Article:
What Metrics Are Really Tell Us

I was recently sitting in a staff meeting for one of our factories and listening to them review their maintenance scorecard. The plant has a set of KPI's and metrics they review weekly to gauge how their reliability program was working. About half way through the meeting, a manager followed up excitedly when the number of work orders completed the previous week was reported. I sat back any listened to the discussion on why the number of work orders completed the previous week was so impressive. The discussion centered on the number completed and didn't relate the work order count in any other context. I let the review continue and decided to follow up with the manager later on.

Later in the day I followed up with the manager who was so excited about the work order count. I asked why this number seemed to be so important over the other metrics discussed. The manager replied, "But look at how much work we got done. This has to be one of our best weeks in a long time!" I agreed. The plant hadn't done that many work orders for some time, but followed up again and asked what that meant to the department. Did the number of work orders completed indicate anything to the maintenance department about the work they would complete this week or how much work they had to get done next week? He stared blankly at the scorecard and wasn't sure what I meant. So we sat down in the break room and started going over the scorecard in more detail.

We started to review the scorecard and I asked again what the number of work orders completed meant. The manager was worried he was in trouble or that he'd made a spectacle of himself in the meeting. I tried to assure him that wasn't the case. What I wanted to do was explain that the single statistic he had pointed out didn't really tell us anything. I asked if the department got every single work order it was supposed to get done that week, but the plant was only able to run 80% of the time, should we be excited about what we got done? He replied, 'No', because the plant still wouldn't have been running very well. I agreed and then walked through how the scorecard had been originally setup and how the metrics were supposed to be used to tell us how our reliability program was doing.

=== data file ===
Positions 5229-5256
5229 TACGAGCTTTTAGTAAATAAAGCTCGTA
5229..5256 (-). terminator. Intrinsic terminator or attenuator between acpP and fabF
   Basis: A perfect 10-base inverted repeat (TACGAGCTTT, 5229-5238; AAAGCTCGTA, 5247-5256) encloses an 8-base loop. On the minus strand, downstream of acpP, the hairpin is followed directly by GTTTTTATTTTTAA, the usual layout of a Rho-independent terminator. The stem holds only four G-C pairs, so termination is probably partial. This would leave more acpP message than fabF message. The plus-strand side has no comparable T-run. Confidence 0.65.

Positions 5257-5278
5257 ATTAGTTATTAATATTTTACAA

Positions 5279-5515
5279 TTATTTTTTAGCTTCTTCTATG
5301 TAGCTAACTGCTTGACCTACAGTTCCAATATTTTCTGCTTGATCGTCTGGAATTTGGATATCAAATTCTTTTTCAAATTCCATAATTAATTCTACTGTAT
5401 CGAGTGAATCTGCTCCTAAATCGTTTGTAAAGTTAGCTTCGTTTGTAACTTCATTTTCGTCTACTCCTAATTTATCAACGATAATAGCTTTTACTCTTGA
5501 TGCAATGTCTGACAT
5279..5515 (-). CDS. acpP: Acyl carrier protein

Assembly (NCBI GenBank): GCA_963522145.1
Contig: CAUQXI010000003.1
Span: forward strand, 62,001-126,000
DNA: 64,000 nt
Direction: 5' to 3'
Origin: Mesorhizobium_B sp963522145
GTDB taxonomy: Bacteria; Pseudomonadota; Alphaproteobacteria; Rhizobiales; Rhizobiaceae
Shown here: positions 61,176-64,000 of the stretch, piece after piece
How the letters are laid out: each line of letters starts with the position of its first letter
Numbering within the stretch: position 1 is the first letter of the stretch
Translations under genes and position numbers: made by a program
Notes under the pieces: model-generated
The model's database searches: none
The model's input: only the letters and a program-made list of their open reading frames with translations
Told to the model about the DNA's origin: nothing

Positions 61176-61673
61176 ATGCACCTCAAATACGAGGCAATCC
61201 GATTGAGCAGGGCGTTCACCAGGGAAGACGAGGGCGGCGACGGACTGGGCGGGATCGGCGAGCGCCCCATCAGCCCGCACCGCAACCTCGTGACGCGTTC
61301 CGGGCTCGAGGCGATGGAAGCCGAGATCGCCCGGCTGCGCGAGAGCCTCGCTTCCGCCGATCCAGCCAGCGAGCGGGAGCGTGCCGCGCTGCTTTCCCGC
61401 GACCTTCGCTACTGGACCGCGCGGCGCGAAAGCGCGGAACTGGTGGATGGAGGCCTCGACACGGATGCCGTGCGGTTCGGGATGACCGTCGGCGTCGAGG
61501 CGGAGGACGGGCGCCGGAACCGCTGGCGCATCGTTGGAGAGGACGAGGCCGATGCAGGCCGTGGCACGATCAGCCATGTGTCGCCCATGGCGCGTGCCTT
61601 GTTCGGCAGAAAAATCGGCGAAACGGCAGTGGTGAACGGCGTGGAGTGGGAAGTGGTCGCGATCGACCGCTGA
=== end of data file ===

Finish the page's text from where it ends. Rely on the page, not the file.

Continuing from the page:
I went over the three most important things I've learned about KPI's and metrics:

  • All reporting is about being more effective in the future: Metrics are not about understanding what got done, but what can we learn as an indication of how we are going to do in the future. We cannot change what happened yesterday, but understanding how we performed yesterday can make us more effective and improve how we perform tomorrow.
  • Telling me how much you got done is not a metric, it's a statistic: A lot of times a manager will sit in a staff meeting and state we got 'x' work orders completed last week, like in the case of the manager at the staff meeting above. But leaving the fact that your department got 'x' work orders done is a statistic, not a metric. Reliability professionals want to use multiple statistics as an indicator of something bigger, that's when we turn it into a useful metric.
  • All process changes need to be measured: Whenever a change is made to a process, in an effort to make it more effective and/or efficient1, there needs to be a metric put in place to gauge on how well the change is working. Making changes, without any feedback, is worse than making no changes at all.

The most important point I raised with the manager was that we shouldn't be using metrics to point out what was done wrong, but use the information to adjust our behaviors and processes to improve our reliability program going forward. Metrics are not about reporting about what happened, it's about making more effective decisions about the future.


  1. Because 'Effective' and 'Efficient' are not the same.  

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